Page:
@smitty1123: I’d like to know what cell phone company you use. Mine calls me to sell me crappy services I don’t need.

  9. KJones says:

    Whoever coined the phrase, “Don’t call us, we’ll call you,” must have been the first ever victim of telemarketing.

    I don’t care if “it’s their job,” or “they’re only trying to make a living”. They should get a different job if they don’t want to get an earful of the George Carlin Seven Words. Nobody who cold calls to sell things deserves any respect or courtesy.

    [www.youtube.com]

  10. riverstyxxx says:

    Three words: Fuck You SMC.

  11. ConnertheCat says:

    My domain register calls me every year to renew my domain. While they tend to call back at inconvenient times, I find it helpful because I’d forget otherwise.

  12. KJones says:

    @ConnertheCat:

    That’s a whole different ball of wax from telewhores.

    A call from a service you pay for isn’t a “cold call”. It’s a call you (may) actually want to receive, and it may serve a valid purpose, so it’s not an invasion of your home.

  13. lemur says:

    @ConnertheCat: I get an email and that’s enough to remind me. There is a provision in the regulation for the “Do not Call” registry that allow companies with which you have an ongoing business relationship to call you. If my registrar called me to remind me to renew I would not be pissed. What pisses me is when companies decide that if you already do business with them then surely you will want to buy more services from them. Hmm… no. If I want something I’ll call you.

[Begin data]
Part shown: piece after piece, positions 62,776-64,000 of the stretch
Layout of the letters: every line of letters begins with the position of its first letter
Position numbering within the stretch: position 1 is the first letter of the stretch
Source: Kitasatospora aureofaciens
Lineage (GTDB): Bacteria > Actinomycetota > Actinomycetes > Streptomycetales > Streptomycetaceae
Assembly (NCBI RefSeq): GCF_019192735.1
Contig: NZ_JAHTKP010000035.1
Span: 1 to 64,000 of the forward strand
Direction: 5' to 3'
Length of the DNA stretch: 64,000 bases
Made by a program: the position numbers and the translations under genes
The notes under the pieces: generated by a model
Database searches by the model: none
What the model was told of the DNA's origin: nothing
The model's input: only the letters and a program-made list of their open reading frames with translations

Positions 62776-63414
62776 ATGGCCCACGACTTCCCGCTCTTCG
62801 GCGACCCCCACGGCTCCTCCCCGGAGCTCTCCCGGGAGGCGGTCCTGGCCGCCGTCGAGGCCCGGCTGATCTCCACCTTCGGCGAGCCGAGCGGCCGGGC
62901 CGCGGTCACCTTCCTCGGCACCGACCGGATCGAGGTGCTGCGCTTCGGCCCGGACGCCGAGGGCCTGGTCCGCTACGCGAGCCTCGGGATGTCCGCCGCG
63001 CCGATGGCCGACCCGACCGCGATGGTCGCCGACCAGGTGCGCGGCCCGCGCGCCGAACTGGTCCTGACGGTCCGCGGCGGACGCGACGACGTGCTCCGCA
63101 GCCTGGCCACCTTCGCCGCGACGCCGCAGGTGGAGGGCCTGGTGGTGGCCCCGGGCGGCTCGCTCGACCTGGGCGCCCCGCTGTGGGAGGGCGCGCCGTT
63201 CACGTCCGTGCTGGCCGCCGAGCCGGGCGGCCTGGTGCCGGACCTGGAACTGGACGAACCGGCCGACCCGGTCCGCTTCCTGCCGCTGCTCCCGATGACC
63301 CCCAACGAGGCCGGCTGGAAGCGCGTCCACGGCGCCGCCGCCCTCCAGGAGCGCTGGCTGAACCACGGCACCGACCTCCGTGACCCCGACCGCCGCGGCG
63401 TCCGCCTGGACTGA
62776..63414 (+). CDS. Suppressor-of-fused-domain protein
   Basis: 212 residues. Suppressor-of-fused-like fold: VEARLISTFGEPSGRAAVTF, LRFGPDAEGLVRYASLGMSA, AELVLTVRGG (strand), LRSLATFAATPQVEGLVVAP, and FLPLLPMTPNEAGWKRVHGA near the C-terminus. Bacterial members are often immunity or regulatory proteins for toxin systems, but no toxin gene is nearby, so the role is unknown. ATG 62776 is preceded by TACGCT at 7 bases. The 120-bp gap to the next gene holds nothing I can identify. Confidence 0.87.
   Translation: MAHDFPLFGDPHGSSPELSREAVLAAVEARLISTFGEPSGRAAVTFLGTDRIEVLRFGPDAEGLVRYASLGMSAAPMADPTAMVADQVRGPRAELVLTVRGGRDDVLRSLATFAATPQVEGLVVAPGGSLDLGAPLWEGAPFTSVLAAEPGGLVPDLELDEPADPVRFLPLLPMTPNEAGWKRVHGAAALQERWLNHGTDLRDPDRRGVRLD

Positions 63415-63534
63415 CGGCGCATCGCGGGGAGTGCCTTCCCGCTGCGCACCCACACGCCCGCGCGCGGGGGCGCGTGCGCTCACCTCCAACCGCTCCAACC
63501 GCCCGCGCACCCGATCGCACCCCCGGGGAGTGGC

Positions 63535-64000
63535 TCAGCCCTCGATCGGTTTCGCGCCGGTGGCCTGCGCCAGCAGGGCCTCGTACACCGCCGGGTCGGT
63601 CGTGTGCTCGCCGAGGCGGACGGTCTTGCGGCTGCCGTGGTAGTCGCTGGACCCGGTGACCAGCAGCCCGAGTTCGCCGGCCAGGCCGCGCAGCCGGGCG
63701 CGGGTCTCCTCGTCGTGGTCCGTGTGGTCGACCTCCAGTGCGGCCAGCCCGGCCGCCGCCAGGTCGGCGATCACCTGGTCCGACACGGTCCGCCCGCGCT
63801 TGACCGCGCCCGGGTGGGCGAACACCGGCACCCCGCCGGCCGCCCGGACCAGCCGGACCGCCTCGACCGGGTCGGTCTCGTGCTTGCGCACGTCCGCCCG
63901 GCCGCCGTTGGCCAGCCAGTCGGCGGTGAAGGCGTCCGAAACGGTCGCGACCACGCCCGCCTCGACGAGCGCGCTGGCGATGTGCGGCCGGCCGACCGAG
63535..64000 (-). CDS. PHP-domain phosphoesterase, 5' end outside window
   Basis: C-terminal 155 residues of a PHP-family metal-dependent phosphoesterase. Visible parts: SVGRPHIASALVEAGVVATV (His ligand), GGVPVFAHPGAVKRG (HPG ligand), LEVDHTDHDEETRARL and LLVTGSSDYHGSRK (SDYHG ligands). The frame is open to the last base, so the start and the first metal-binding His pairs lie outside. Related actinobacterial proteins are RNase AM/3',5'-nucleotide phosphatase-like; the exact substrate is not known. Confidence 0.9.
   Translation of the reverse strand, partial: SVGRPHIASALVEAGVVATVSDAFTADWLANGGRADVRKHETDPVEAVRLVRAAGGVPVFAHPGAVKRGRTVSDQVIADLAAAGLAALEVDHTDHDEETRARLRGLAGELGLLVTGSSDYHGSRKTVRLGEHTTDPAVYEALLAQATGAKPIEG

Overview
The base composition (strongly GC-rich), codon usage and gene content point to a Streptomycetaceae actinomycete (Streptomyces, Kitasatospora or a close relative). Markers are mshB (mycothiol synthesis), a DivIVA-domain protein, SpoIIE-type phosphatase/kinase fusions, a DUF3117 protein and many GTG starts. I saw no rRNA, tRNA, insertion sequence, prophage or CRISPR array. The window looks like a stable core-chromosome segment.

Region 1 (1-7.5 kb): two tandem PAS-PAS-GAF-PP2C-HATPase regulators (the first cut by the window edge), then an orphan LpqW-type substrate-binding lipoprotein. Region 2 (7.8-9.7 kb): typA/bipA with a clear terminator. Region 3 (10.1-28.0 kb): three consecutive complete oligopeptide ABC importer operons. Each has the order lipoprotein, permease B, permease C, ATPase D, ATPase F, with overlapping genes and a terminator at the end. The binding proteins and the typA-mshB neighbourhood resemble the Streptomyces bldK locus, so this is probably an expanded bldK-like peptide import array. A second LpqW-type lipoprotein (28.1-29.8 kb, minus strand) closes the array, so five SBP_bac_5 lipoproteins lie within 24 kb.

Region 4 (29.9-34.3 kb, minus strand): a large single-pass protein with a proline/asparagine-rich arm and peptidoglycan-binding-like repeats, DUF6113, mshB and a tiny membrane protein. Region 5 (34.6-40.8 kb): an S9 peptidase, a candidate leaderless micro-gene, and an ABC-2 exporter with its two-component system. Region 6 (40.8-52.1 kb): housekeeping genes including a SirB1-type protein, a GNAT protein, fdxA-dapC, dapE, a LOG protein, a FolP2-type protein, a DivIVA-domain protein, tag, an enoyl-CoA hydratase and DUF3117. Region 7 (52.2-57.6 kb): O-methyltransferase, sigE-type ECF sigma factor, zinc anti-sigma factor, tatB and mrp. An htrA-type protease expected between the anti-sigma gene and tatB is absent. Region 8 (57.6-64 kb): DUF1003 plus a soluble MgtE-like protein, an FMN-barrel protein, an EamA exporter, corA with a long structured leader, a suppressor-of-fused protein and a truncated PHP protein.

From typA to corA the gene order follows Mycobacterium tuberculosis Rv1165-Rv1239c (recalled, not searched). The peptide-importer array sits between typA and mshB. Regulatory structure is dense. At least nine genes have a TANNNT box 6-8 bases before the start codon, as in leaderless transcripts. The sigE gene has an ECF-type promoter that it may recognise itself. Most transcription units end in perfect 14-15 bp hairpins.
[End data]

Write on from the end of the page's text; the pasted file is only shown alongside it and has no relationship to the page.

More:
I also think it is particularly stupid for companies to go through third parties to try to reach me. If I can’t recognize the name or phone number on the caller ID, I just don’t answer. Same thing with emails. For instance, I’m a subscriber to Consumer Reports and I do like them but there’s been times when they asked for my opinion and the return address or the web site where they recorded the answers was a third-party. Although I can’t be 100% positive that those were not attempts at phishing, I think those were just cases where they just did not realize that people would be put off by interacting with a third-party.

  14. ThinkerToys says:

    Wow, who would have thought that this industry would put out misleading information? I am shocked, I tell you, just shocked.

    I am on the do-not-call list, but I get a lot fewer calls from pollsters since I started asking them if it is an emergency:

    Me: “Hello?”
    Them: “Hi I’m so-and-so from such and such polling, and I…”
    Me: “Is this an emergency?”
    Them (usually): “What?”
    Me: “Is this an emergency?”
    Them: “No, I’m calling to get your opinion on…”
    Me: “This number is for emergencies only, I’m hanging up.”

    I figure if they do declare an emergency I can walk them through dialing 911…

  15. SacraBos says:

    @ThinkerToys: I always ask how much I’m going to get paid for the survey. After all, the do say they value my opinion, so how much do they actually value it? They’re getting paid for the survey, and if they need my input, I should be getting paid, too.

  16. clevershark says:

    Telemarketers lying? That’s unpossible!

  17. lemur says:

    @SacraBos: Nice response! Here’s another thing. If they value our opinion so much why don’t they value our opinion that we don’t want to get calls from telemarketers?